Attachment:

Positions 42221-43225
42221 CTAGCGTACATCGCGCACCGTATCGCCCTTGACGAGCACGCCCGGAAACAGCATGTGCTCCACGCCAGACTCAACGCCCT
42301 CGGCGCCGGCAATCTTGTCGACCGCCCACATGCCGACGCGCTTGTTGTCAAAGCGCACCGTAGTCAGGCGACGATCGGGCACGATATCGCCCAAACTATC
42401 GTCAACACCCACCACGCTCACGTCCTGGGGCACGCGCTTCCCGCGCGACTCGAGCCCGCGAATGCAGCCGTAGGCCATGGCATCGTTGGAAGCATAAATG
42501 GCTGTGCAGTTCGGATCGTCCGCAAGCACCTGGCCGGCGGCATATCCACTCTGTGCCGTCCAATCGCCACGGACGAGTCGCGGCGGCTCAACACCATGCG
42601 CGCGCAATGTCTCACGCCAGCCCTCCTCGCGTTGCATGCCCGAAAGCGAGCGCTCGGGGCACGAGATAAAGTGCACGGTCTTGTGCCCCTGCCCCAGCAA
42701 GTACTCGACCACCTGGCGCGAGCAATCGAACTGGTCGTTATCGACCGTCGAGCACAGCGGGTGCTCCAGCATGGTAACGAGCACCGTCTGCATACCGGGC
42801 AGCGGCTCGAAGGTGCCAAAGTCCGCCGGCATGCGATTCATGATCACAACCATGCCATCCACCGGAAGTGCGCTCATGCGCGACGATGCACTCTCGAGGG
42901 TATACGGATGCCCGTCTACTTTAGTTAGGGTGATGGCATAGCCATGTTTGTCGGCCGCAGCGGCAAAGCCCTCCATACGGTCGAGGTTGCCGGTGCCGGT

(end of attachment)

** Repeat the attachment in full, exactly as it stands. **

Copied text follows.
Positions 42221-43225
42221 CTAGCGTACATCGCGCACCGTATCGCCCTTGACGAGCACGCCCGGAAACAGCATGTGCTCCACGCCAGACTCAACGCCCT
42301 CGGCGCCGGCAATCTTGTCGACCGCCCACATGCCGACGCGCTTGTTGTCAAAGCGCACCGTAGTCAGGCGACGATCGGGCACGATATCGCCCAAACTATC
42401 GTCAACACCCACCACGCTCACGTCCTGGGGCACGCGCTTCCCGCGCGACTCGAGCCCGCGAATGCAGCCGTAGGCCATGGCATCGTTGGAAGCATAAATG
42501 GCTGTGCAGTTCGGATCGTCCGCAAGCACCTGGCCGGCGGCATATCCACTCTGTGCCGTCCAATCGCCACGGACGAGTCGCGGCGGCTCAACACCATGCG
42601 CGCGCAATGTCTCACGCCAGCCCTCCTCGCGTTGCATGCCCGAAAGCGAGCGCTCGGGGCACGAGATAAAGTGCACGGTCTTGTGCCCCTGCCCCAGCAA
42701 GTACTCGACCACCTGGCGCGAGCAATCGAACTGGTCGTTATCGACCGTCGAGCACAGCGGGTGCTCCAGCATGGTAACGAGCACCGTCTGCATACCGGGC
42801 AGCGGCTCGAAGGTGCCAAAGTCCGCCGGCATGCGATTCATGATCACAACCATGCCATCCACCGGAAGTGCGCTCATGCGCGACGATGCACTCTCGAGGG
42901 TATACGGATGCCCGTCTACTTTAGTTAGGGTGATGGCATAGCCATGTTTGTCGGCCGCAGCGGCAAAGCCCTCCATACGGTCGAGGTTGCCGGTGCCGGT